I got up early this morning in anticipation of the snow storm that was supposed to arrive. However, it seems that there is snow all over the Puget Sound except in Seattle. It has been cold though, we're not used to staying below freezing for so long (see picture above of a frozen waterfall at Tulalip Casino). Supposedly this afternoon we might see some snow here in the city though. My fingers are crossed.
Since I was up, I made a pot of coffee and read some news online. What particularly caught my eye this morning were some discussions on Slate's XX Factor blog about Caroline Kennedy's possible bid for Hillary Clinton's Senate seat, especially what Emily Yoffe had to say:
This country is ever more becoming a nation of haves and have-nots. By "haves" I don't just mean the rich. If you are lucky to have caring parents who are good role models and nurture good habits in you, you have an advantage in life—but you still have to work to make something of yourself. But there are many kids who have nothing—some of them go to the New York public schools Caroline Kennedy raised money for—who think there's no point making an effort because everything is already wired for the haves. They think that when the haves want something, all they have to do is pick up the phone and life's opportunities are handed to them. So Caroline Kennedy picks up the phone and announces that for her first full-time job, she'd like to be senator from New York, and thus is annointed. That's a bad message to send.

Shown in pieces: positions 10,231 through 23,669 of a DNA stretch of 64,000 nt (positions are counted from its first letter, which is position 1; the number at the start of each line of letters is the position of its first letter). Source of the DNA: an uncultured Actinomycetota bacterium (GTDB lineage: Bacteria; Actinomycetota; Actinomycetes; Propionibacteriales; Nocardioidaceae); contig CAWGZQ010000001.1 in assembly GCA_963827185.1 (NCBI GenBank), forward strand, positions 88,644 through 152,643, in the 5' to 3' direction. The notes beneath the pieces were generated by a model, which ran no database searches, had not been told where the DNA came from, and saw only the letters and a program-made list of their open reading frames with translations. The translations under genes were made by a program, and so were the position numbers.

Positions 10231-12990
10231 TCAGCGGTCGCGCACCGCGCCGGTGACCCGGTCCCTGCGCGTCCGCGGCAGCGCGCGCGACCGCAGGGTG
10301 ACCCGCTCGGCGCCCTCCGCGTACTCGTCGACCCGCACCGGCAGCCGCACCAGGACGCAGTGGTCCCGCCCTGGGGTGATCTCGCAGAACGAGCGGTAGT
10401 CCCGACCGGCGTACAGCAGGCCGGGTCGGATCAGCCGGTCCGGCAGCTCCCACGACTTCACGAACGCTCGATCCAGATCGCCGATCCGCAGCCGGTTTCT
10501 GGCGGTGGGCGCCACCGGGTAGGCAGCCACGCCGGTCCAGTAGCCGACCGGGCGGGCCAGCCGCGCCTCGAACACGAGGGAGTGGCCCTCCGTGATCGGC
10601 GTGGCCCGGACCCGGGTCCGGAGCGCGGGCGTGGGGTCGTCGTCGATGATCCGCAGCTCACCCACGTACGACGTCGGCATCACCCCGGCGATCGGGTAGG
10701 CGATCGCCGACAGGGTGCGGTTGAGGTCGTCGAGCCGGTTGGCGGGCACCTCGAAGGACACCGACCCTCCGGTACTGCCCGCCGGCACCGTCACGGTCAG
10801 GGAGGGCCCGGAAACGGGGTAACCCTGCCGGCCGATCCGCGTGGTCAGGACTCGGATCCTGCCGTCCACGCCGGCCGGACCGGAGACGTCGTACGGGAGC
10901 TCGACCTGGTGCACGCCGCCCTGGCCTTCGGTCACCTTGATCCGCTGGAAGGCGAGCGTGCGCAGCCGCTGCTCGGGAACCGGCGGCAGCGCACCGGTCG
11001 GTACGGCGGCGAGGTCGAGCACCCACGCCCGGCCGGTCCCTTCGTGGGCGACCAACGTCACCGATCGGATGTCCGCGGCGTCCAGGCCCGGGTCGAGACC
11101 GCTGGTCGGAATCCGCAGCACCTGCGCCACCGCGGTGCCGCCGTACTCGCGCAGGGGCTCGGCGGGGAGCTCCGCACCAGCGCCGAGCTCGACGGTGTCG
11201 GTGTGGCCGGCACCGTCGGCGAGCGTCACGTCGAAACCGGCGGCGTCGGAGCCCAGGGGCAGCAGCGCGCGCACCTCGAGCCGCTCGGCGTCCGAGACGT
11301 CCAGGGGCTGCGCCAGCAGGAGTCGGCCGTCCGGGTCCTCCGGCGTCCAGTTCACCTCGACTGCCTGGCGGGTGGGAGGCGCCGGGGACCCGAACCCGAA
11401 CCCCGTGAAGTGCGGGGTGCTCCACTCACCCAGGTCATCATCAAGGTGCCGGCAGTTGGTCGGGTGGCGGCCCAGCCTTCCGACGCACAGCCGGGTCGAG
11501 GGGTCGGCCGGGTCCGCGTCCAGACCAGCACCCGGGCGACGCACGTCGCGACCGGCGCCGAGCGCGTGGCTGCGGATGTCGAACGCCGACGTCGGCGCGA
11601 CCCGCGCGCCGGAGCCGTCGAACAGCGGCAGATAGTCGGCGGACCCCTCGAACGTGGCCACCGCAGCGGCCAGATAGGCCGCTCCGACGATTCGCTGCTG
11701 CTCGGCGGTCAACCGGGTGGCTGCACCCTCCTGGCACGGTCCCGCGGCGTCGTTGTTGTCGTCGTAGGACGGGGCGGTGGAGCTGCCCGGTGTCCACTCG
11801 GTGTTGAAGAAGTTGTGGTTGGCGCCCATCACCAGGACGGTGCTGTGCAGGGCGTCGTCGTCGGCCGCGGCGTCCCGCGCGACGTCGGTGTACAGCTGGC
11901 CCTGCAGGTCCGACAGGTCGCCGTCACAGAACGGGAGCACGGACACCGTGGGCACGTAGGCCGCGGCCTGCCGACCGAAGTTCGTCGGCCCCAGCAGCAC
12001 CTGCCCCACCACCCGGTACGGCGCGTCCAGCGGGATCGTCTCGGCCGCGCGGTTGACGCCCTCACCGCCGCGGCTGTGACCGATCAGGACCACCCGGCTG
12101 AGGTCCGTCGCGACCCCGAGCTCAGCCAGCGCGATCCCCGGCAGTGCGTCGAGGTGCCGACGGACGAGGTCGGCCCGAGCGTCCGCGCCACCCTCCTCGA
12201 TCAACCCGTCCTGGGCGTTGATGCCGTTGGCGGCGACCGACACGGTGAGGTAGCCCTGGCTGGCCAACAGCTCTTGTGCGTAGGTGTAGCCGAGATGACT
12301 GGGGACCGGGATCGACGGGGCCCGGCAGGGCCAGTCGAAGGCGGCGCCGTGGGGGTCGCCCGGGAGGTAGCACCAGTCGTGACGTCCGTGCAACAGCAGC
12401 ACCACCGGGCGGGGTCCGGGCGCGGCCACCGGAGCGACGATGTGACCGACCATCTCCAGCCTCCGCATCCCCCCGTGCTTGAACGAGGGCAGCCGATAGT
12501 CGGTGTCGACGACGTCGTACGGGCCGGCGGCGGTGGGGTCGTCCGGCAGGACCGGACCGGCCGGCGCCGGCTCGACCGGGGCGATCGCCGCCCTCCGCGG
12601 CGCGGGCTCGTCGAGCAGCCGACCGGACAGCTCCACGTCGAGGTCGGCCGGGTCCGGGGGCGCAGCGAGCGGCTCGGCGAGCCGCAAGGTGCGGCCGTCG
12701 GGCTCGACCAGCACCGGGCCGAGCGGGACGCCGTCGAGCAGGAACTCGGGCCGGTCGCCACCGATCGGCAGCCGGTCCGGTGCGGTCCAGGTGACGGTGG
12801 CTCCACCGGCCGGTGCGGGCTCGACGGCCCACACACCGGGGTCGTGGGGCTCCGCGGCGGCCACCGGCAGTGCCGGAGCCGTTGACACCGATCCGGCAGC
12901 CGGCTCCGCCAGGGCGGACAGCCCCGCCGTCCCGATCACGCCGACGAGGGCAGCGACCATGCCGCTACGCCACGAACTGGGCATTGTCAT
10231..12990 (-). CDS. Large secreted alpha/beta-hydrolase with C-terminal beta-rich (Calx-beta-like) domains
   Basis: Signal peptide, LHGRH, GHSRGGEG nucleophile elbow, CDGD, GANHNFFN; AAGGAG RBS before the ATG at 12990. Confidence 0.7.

Caroline Kennedy is certainly qualified according to the three rules laid out by the U.S. Constitution, and I don't doubt that she would do an adequate job. But I think Emily has a really good point when she brings up the message that Caroline's appointment would send. Is it enough of a reason to prevent her from being appointed? Not really. But it is definitely a subject worth talking about further.
(Note: I also should mention that I was rather disturbed by the "Live Developing Story" tagline on CNN's website this morning saying that Ben Affleck was addressing the United Nations. And then it was suddenly replaced by Robert Redford speaking out against Bush's plans for public lands. WHAT DID BEN AFFLECK TELL THE U.N.? DON'T TEASE ME AND THEN NOT TELL ME!!!)